On 26 and 27 November, the European Commission hosts the 2018 Annual Fundamental Rights Colloquium this year dedicated to “Democracy in the EU”. As explained on the event’s website, the colloquium will aim to reaffirm that Democracy is a central value common to the European Union and all its Member States, and to look at how to renew democratic engagement within the European Union and the European societies.
Ahead of the Colloquium , European NGOs have joined forces to outline 5 concrete action points the EU should follow in order to enhance civic space and create an enabling environment for civil society organisations to operate and push for more fuller realization of fundamental rights across the Union:
- RECOGNISE AND SPEAK UP FOR CIVIL SOCIETY
- SECURE AN ENABLING SPACE FOR CIVIL SOCIETY
- MONITOR, DOCUMENT AND ANALYSE
- PROTECT CIVIL SOCIETY FROM ATTACKS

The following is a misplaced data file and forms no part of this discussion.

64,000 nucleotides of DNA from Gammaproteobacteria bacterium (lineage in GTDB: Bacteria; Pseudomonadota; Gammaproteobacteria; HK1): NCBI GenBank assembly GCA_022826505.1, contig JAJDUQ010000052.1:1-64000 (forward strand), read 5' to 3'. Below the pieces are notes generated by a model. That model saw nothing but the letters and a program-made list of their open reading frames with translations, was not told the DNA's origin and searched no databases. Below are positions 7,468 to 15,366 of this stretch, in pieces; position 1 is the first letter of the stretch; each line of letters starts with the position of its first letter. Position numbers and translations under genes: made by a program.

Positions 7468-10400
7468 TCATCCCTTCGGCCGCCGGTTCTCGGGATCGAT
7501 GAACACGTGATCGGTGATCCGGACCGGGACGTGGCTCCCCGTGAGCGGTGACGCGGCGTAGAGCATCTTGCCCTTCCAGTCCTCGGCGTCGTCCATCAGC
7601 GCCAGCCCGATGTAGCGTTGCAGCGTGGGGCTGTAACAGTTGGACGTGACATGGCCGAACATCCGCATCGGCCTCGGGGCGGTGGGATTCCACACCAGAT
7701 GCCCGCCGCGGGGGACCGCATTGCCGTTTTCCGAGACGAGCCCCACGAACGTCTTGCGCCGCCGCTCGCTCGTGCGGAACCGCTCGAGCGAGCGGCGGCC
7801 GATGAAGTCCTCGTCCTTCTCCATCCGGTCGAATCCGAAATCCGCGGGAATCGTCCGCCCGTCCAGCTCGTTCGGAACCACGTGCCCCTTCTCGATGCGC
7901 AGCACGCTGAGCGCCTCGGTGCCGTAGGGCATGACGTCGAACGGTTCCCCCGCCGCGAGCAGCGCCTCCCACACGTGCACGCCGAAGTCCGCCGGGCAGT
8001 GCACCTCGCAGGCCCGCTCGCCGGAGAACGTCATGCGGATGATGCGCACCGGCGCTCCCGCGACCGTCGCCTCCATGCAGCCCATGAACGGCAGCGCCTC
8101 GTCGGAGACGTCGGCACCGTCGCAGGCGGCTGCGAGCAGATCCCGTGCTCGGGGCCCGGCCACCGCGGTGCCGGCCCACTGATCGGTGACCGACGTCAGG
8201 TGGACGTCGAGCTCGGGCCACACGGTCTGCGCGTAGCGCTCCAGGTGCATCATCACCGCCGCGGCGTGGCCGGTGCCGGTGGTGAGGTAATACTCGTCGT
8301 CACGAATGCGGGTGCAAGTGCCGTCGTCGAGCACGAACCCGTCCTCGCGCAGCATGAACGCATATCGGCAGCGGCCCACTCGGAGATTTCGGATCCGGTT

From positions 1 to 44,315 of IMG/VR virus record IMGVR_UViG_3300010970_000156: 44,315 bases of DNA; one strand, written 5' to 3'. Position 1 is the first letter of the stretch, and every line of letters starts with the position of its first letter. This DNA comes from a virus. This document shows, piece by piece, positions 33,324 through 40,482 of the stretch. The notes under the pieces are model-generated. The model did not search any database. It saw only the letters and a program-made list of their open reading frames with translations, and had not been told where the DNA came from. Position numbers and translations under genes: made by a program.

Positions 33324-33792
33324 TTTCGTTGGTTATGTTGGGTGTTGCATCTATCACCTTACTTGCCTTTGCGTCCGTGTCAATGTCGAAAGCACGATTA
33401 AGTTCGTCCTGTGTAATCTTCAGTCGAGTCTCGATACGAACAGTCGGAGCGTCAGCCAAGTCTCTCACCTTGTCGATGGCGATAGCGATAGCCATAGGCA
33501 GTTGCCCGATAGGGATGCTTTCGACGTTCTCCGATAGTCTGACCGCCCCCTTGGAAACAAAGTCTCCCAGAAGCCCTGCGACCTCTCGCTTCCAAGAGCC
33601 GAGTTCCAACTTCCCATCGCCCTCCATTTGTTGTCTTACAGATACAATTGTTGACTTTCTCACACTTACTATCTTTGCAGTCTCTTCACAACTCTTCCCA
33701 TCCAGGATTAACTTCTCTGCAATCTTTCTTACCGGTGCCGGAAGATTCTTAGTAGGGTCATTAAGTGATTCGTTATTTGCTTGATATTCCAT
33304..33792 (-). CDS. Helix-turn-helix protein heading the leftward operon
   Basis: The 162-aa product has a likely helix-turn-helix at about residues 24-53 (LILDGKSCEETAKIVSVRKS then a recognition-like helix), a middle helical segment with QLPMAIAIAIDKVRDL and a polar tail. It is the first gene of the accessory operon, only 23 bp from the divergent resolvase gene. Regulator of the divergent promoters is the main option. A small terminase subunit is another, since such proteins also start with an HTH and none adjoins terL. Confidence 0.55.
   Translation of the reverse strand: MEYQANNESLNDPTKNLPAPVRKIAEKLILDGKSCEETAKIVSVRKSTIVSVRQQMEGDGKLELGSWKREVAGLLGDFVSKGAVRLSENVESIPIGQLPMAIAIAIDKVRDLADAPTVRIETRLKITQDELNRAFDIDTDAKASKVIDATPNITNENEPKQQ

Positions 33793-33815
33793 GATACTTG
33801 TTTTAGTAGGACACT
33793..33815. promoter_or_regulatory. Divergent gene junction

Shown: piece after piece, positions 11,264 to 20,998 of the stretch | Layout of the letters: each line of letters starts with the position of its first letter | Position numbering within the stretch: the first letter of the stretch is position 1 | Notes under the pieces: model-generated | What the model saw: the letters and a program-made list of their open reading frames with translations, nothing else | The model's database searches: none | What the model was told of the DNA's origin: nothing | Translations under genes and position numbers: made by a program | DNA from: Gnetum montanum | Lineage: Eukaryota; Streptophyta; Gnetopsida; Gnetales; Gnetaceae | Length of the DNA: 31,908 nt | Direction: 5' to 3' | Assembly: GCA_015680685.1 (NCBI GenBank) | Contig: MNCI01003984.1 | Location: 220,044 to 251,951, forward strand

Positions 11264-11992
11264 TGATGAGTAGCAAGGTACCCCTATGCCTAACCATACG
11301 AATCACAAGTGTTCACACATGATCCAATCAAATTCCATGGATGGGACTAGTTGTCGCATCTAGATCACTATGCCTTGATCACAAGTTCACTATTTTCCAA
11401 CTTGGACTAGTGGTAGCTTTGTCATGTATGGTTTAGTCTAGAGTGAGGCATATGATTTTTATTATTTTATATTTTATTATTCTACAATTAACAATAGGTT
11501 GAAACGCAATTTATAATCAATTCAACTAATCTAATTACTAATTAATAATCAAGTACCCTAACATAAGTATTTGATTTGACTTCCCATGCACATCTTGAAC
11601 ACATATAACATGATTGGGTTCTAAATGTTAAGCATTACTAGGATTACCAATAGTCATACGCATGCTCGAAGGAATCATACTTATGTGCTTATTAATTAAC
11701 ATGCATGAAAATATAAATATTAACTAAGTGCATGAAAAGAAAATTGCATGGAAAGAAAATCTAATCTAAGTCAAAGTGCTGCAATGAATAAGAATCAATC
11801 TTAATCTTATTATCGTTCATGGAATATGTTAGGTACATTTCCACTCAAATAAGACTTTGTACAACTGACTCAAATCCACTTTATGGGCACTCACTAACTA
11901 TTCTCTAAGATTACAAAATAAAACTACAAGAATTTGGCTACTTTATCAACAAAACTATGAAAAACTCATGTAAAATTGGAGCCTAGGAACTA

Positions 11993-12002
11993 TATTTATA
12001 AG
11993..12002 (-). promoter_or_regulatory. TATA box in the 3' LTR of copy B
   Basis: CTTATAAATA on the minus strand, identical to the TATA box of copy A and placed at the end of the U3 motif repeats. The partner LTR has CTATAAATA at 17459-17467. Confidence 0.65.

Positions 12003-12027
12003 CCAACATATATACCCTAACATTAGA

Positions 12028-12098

- TAKE LEGAL ACTION TO UPHOLD THE ROLE OF CSOs
You can read these points below or download the document here.
CIVIL SOCIETY ON THE FRONTLINE – 5 POINTS FOR EU ACTION
ANNUAL COLLOQUIUM ON FUNDAMENTAL RIGHTS, 26-27 November 2018
This colloquium comes at a key moment ahead of European Parliament elections and the start of a new Commission. We welcome that it addresses the role played by civil society in upholding democratic values. We urge the European Union (EU) institutions to further commit to key initiatives to secure the role of civil society organisations, human rights defenders and social movements in protecting and promoting human rights.
RECOGNISE AND SPEAK UP FOR CIVIL SOCIETY
The EU should uphold the role that civil society plays to defend and promote the values enshrined in Article 2 of the EU Treaty, which include, respect for human dignity, human rights, equality, democracy and the rule of law.
- The mandate of the new first vice-president in charge of rule of law and fundamental rights should include a specific objective to respect, protect and promote the role of civil society. The mandate should include a requirement to coordinate work across the Commission and ensure all EU leaders systematically engage with civil society.